According to the Inter-Agency Council on Traffic, from January to February alone, exactly 517 PUV drivers were apprehended by its enforcers for breach of health measures. This number doesn't include other operators penalized by local governments or enforcers of the Land Transportation Office. 

On its official Facebook page, the I-ACT proudly boasts videos of enforcers, sometimes armed, barking at passengers and drivers inside tight buses or jeeps to comply with health protocols. 

After the first day of ECQ alone, the PNP disclosed that nearly 2,600 were arrested for various quarantine violations across Metro Manila, Bulacan, Cavite, Laguna, and Rizal.

"It's the fear that's keeping them home because they're already not earning, but if they get caught, they have to give up P2,000," Javinal said. 

RELATED: Nearly a month into GCQ, gov't uncertain on jeepney's fate

Not just transport workers

Others who are caught supposedly violating distancing rules are made to force passengers to alight and look for another ride in a quarantine with hardly any PUVs accommodating commuters. 

The ripple effect affects commuters too. Much like 2020's iteration of the ECQ, the same transportation woes marred the past week, plaguing commuters earlier on in the pandemic. Many were left stranded and unable to find rides in transportation hubs, and major thoroughfares were left congested amid the slow-moving checkpoints. 

"We've noticed that PUV drivers are very particular now about the 'Seven Commandments' of public transportation. In fact, we're having to accost fewer operators today," DOTr Assistant Secretary Manuel Gonzales, who heads the I-ACT, said in a statement issued through the department's Facebook page on Wednesday.

"What we're doing is we have the excess passengers alight and look for other transportation. Then we issue a warning that what they're doing is prohibited," he also said. 

The traffic chief — who earlier vowed to "show no leniency to PUV drivers who fail to implement health protocols aboard their unit at the expense of their passengers’ lives" — is among the many former military generals littered in key roles throughout the Duterte administration and its pandemic response. 

Police figures noted that on the first day of ECQ, 57% of vehicles plying the streets were private motorists, versus just 39% of PUVs for commuters — a figure that does not bode well for the 88% of households in Metro Manila that do not own private vehicles.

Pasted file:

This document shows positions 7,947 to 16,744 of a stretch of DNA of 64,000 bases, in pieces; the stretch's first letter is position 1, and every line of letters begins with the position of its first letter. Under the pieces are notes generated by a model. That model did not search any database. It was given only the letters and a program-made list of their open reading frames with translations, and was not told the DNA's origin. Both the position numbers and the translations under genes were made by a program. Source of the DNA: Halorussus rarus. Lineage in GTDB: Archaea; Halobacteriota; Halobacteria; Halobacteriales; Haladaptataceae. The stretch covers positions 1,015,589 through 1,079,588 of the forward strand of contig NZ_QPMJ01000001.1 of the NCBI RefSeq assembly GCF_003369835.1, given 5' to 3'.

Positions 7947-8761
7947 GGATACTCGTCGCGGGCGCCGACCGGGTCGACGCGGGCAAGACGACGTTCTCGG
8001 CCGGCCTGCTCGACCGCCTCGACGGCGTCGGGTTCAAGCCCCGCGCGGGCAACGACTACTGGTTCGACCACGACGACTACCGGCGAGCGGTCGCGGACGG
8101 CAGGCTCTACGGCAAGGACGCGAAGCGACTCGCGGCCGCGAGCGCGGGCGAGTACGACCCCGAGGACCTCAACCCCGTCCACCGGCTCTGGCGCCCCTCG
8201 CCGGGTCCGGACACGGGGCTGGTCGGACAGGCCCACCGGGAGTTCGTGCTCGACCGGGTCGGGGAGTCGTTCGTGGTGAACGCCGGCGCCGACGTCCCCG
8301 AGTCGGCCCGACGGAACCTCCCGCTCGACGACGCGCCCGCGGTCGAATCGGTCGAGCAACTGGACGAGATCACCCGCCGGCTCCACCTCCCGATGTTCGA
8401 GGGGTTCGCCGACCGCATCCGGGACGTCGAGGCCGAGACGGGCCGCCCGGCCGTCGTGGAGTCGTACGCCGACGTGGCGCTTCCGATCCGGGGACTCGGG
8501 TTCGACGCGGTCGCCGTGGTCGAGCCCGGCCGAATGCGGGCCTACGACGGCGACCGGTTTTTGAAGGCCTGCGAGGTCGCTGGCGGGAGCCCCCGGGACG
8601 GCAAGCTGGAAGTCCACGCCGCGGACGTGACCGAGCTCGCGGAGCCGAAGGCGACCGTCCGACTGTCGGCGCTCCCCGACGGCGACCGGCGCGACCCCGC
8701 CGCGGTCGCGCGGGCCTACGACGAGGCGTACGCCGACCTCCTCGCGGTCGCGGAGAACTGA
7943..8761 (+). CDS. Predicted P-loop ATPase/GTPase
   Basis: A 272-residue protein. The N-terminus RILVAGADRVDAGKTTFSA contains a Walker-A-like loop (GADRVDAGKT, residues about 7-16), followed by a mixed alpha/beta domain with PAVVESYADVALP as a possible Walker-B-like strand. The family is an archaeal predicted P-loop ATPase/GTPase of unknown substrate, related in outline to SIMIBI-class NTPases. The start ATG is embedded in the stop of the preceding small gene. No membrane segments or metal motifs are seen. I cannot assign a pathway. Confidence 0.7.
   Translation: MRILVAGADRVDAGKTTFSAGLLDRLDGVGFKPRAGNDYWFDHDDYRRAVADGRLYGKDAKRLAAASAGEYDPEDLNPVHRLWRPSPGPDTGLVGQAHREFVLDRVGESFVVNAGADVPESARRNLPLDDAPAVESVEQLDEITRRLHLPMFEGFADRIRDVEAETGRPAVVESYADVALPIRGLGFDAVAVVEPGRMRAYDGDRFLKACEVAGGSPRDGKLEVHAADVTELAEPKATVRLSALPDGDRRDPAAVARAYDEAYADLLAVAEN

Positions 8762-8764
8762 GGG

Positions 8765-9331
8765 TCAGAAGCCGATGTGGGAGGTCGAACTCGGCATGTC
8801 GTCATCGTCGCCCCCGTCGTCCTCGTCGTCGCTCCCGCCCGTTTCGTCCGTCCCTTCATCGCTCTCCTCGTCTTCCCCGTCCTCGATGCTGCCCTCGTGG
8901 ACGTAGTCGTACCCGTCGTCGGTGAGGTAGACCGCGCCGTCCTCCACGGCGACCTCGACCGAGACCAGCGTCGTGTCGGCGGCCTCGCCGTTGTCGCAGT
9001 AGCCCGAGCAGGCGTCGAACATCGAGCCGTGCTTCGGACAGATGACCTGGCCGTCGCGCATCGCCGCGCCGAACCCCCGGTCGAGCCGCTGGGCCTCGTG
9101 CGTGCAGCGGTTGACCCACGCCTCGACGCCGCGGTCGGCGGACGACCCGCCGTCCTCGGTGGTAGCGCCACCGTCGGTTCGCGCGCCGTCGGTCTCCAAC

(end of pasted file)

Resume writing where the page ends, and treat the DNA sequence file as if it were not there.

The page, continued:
Metro Manila police in its own assessment of the first day of ECQ also recommended that enforcers "document or take photos of medical certificates" of medical certificates and other APOR papers that they suspect to be fake, which could only further slow down the process at checkpoints. 

RELATED: Traffic body vows stricter enforcement of pandemic protocols on public transport

Photo shows a ticket one jeepney driver received by an enforcer for not implementing distancing in the same unit he was driving.

Prone to abuse

Pagkakaisa ng mga Manggagawa sa Transportasyon convenor Dante Lagman said many drivers in the network have already reported harassment from enforcers. 

"For us, this ECQ, while it is now necessary because of the criminal negligence of the Duterte admin to let it drag on, was an instrument to let them take advantage of the people," Lagman told Philstar.com in a text message in Filipino. 

"These random checks, or even if they check everyone, are prone to abuse and have no compassion for the situations of our drivers."

He added: "The abuse has always been part of how enforcers do their jobs. They treat drivers like milking cows."

He said that that he cannot say that the abuse has gotten worse, but things are certainly not better.

Compassion urged

The Move as One transport coalition in a letter addressed to Transportation Secretary Arthur Tugade urged "compassionate rather than punitive approaches to enforcement" and called for an end to the internal checkpoints that they said only worsen the traffic situation within the bubble.  

"The use of harsh measures by the police and traffic enforcers only underscores that the government is insensitive to the plight of Filipinos who are forced to crowd into scarce public transport or who cannot afford to buy face masks or shields," the letter penned by transport economist Robert Siy said. 

"The emphasis on penalizing PUV drivers and operators has the unintended effect of reducing public transport availability, worsening the already difficult public transport situation."

Philstar.com sought Gonzales for comment on the criticisms of the council's enforcement, but he has yet to respond as of this post.

Until the coronavirus situation subsides, the 55-year-old Javinal says he's considering taking up side jobs as a construction worker. 

"At this age, I'm probably too old for this," he says. "But I have to do it for my family."